More than five years back I took a long look at the Monkey Gland, a cocktail containing gin, fresh orange juice, grenadine (occasionally raspberry syrup), an absinthe rinsed glass and — I’m sure you’ll be relieved — absolutely no primate parts! For my first post of the 2020s, we’re revisiting the formula but with a very different base spirit. Let’s see what you think.
The Monkey Heart
1 1/2 ounces brandy or cognac
3/4 ounce fresh orange juice
1/4 ounce grenadine
Approximately 1/2 teaspoon absinthe or similar anise-flavored liqueur
Orange peel (garnish)
Combine the brandy, juice and grenadine in a cocktail shaker with lots of ice and shake quite vigorously for at least 10 seconds. Take a well-chilled cocktail glass and add a very small amount of absinthe or an anise flavored substitute such as Herbsaint or maybe Pernod or pastis. Coat the glass with the liqueur and dump out any remaining liquid. Strain the drink into the glass and add the orange twist and consider why it might be fun to have the heart of a monkey — but only metaphorically.
The impetus behind this week’s drink is simple enough — I got it into my head to use some leftover pomegranate juice to make some homemade grenadine, a process which is by no means mandatory but couldn’t be much simpler once you get your hands on pomegranate juice. The Monkey Heart seemed like an excellent way to take advantage and it was, at least some of the time, though I have to admit my tongue was fickle on this one. It happens that way sometimes.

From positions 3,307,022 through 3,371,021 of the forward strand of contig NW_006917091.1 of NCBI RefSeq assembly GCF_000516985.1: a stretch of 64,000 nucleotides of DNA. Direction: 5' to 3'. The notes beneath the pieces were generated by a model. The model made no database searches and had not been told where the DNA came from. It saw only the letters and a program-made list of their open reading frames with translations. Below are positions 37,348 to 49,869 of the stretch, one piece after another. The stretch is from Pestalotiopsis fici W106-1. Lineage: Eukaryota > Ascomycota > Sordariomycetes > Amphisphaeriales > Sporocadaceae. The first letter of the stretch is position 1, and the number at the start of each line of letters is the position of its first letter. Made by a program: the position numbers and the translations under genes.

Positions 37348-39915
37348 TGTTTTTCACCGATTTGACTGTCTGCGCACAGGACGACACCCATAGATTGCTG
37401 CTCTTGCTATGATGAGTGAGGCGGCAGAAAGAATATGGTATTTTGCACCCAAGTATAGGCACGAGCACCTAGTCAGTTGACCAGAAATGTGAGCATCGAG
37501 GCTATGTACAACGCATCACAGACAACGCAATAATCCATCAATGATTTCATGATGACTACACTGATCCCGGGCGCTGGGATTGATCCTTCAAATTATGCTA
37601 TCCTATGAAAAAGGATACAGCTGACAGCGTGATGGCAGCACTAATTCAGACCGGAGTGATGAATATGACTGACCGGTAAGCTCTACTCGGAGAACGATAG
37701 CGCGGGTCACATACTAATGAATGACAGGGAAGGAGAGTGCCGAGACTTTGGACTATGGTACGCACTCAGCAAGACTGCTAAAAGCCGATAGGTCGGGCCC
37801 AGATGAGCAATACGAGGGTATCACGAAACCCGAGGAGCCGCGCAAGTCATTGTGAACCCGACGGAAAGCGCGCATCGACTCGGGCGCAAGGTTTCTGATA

My first try was with the brand specified on the Liquor.com recipe I borrowed from, Hennessey VSOP. It’s a product that deserves to be as ubiquitous as it is, but I was still surprised how subsequent versions with other decent brands just didn’t seem to sell the drink in the same way. I’m no James Bond when it comes to appreciating fine cognac but, to my taste buds, the Maison Rouge and Martell VS I used are very good at the price point and have worked well elsewhere. Here they were fine but, for lack of a better word, ever so slightly medicinal. I do think that switching out my admittedly cheap Absinthe Ordinaire for something more respected (and expensive) might help and, cheapskate that I am, I did see a small improvement using Herbsaint intsead.
I did finally wind up with an improved drink when I switched to Sacred Bond, an intriguing 100 proof bottled-in-bond brandy from Christian Brothers. The added alcohol and the whiskey-live boldness of flavor gave the drink some additional depth, even if the grandma-candy coating didn’t quite go away.